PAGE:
What Permits Do I Need to Fish in Alaska?

When visiting Doc Warner’s Fishing Lodge, there are a few things you should understand about fishing licenses. Due to Alaska’s popularity as a fishing destination, the state puts necessary regulations on permits and licenses that pertain to both residents and non-residents. 

Fishing in Alaska is regulated by the Alaska Department of Fish & Game (ADF&G). All residents between the ages of 16 and 60 – as well as non-residents over the age of 16 – need a fishing license. If you plan on fishing for King Salmon, you will need to purchase a King Salmon stamp in addition to your license.

Alaska issues four types of fishing licenses: Sport, Personal Use, Subsistence and Commercial. Only Alaskan residents may qualify for a personal use or subsistence license. Additionally, each region of the state has its own restrictions. Doc Warner’s is located in the Southeast Region of Alaska and falls within the jurisdiction of the Juneau-Glacier Bay Management Area.

Catching a Fish at Doc Warner's Lodge in Alaska

However, you do not need to worry about these regulations or buy a license prior to your visit. The staff at Doc Warner’s is trained to understand the fishing regulations and will assist you in obtaining the correct license. The price is included with your stay.  All fishermen over the age of 16 need to provide a drivers license or military ID.

Please do not risk spoiling your trip by fishing without the proper license and stamp on your person at all times. Several Alaska agencies have enforcement power and guests of Doc Warner’s are checked on a regular basis. If you are caught fishing without the correct license, you will be fined immediately and charged between $100 and $150.

Below is a summary of the basic state, federal and regional requirements for Alaskan sport fishing. Due to the fact that catch limits, size restrictions, and bait or lure regulations are determined by species and body of water being fished, please refer to pp. 20-21 of the ADF&G website for further detail.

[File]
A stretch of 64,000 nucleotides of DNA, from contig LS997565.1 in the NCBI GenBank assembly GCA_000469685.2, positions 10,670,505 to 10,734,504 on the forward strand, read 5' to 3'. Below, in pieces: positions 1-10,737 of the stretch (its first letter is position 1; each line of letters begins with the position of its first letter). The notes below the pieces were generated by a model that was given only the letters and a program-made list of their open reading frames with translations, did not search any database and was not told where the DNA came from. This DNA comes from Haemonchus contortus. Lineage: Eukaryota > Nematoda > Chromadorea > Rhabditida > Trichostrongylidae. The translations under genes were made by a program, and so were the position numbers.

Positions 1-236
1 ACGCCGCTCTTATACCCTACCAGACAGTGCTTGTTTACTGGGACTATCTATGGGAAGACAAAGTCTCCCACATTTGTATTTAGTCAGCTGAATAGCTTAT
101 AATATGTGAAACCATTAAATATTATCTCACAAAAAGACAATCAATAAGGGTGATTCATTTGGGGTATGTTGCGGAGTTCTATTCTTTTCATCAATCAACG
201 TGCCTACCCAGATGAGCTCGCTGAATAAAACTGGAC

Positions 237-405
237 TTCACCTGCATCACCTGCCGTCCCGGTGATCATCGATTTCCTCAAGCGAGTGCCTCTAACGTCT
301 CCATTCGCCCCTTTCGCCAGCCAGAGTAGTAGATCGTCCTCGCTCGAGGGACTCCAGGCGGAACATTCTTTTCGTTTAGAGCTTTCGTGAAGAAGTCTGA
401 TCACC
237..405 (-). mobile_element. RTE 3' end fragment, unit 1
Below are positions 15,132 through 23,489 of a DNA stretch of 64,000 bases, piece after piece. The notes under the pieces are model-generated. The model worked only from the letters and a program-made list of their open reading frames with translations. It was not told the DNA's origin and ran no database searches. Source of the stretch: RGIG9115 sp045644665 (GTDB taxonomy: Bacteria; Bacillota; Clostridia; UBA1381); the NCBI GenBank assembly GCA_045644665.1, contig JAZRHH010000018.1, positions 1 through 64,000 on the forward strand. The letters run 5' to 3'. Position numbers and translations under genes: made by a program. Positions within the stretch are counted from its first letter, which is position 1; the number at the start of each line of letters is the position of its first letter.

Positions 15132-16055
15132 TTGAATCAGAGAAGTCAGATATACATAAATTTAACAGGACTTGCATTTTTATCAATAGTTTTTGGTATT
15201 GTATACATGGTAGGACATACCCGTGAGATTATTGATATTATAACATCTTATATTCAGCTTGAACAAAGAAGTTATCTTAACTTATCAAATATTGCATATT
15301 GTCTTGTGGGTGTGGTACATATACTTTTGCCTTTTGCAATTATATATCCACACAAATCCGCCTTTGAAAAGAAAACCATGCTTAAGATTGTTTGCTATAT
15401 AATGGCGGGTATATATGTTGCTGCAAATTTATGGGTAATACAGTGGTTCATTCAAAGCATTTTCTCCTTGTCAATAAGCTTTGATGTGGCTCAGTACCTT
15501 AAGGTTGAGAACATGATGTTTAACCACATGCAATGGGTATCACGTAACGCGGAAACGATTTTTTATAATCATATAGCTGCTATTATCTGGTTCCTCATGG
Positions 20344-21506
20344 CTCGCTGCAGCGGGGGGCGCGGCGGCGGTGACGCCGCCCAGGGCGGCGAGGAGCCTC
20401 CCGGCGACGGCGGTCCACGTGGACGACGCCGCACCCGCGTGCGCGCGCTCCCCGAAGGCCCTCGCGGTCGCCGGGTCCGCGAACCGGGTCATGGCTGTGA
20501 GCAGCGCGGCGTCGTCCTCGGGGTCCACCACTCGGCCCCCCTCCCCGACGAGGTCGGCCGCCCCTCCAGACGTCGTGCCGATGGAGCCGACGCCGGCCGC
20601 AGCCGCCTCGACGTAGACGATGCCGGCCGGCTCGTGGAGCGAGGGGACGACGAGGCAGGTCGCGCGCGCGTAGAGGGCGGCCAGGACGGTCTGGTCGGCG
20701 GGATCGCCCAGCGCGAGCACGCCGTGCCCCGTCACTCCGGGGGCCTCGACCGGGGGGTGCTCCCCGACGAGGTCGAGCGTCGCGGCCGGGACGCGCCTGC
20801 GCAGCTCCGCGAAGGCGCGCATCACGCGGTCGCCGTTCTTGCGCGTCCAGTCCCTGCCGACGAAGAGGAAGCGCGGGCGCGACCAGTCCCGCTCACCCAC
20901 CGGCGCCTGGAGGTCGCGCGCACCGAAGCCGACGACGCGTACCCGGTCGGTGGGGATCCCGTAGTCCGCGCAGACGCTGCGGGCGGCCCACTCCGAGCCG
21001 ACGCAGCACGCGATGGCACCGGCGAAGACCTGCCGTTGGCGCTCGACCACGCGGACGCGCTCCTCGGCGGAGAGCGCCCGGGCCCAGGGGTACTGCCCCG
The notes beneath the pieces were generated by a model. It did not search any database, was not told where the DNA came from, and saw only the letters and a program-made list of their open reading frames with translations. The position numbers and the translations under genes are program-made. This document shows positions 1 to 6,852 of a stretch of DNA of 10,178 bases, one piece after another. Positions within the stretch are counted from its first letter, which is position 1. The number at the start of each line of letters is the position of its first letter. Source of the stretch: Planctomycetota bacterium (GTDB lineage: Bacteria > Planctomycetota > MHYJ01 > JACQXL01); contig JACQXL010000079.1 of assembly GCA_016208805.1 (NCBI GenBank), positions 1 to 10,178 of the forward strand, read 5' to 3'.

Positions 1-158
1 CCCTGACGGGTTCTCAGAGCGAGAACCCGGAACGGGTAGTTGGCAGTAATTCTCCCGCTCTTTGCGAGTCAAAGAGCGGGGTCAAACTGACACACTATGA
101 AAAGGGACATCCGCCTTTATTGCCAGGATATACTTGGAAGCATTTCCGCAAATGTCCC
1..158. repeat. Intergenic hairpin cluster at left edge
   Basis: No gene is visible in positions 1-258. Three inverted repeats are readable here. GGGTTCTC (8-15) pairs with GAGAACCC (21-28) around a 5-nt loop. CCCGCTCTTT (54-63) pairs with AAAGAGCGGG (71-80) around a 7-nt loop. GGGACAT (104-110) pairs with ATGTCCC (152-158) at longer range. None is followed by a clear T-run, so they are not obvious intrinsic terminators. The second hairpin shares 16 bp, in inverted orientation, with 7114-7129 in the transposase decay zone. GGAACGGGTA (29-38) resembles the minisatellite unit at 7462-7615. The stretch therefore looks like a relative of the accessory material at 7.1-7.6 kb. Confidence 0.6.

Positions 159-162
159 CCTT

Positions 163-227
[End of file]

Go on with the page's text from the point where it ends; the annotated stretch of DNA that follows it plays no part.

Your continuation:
Alaska Fish and Game Logo
Non-Resident Sport Fishing in the Juneau-Glacier Bay Management Area

            Price and Type:

Fishing License

King Stamp

1 Day

$20

$10

3 Day

$35

$20

7 Day

$55

$30

14 Day

$80

$50

Annual

$145

$100

Resident Sport Fishing in the Juneau-Glacier Bay Management Area

            Price and Type:

Annual Fishing License: $24.00                 Annual King Stamp: $10

Misc Information

Resident adults over 60 must obtain a free ADF&G Permanent Identification Card.

No one under 16 needs a license.

Both children under 16 and resident holders of the ADF&G ID card must obtain a free Harvest Record Card and record any sport fish caught subject to limit restrictions.

Children under 16 are bound by the same size and limit restrictions as adults.

 

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Mark Warner
Mark H. Warner was raised in Juneau and he has been fishing the waters of Alaska for more than 30 years. He grew up working with his father developing Doc Warner’s from its earliest days. After getting his Ph.D. in Mechanical engineering, he went to work in the industry where he later completed an Executive MBA. Then in 2010, his father, Doc, offered Mark and his wife, Kristina, the opportunity to move back to Alaska and operate the lodge full-time. Today, Mark has over 25 years of experience with Doc Warner’s. His knowledge and experience teaching people about self-guided fishing in Alaska are now used to create lasting memories for Doc Warner’s guests.
Posted in Licenses and Permits
2 comments on “What Permits Do I Need to Fish in Alaska?
  1. Harry Antonson says:

    I moved up to Alaska from Florida last year. I am in a Alaskan native. How do I obtain a subsistence salmon fishing license.
    Thank You,
    Harry

    • Mark Warner Mark Warner says:

      I suggest checking with fish and game. Our understanding is that subsistence permits are only available to residents who do not reside in Anchorage, Fairbanks, or Juneau. Also, please note that Alaska has very strict rules on how long someone must reside in state before they are eligible for resident status. If you moved to Alaska last year, you most likely will not be considered a resident until January of 2018.

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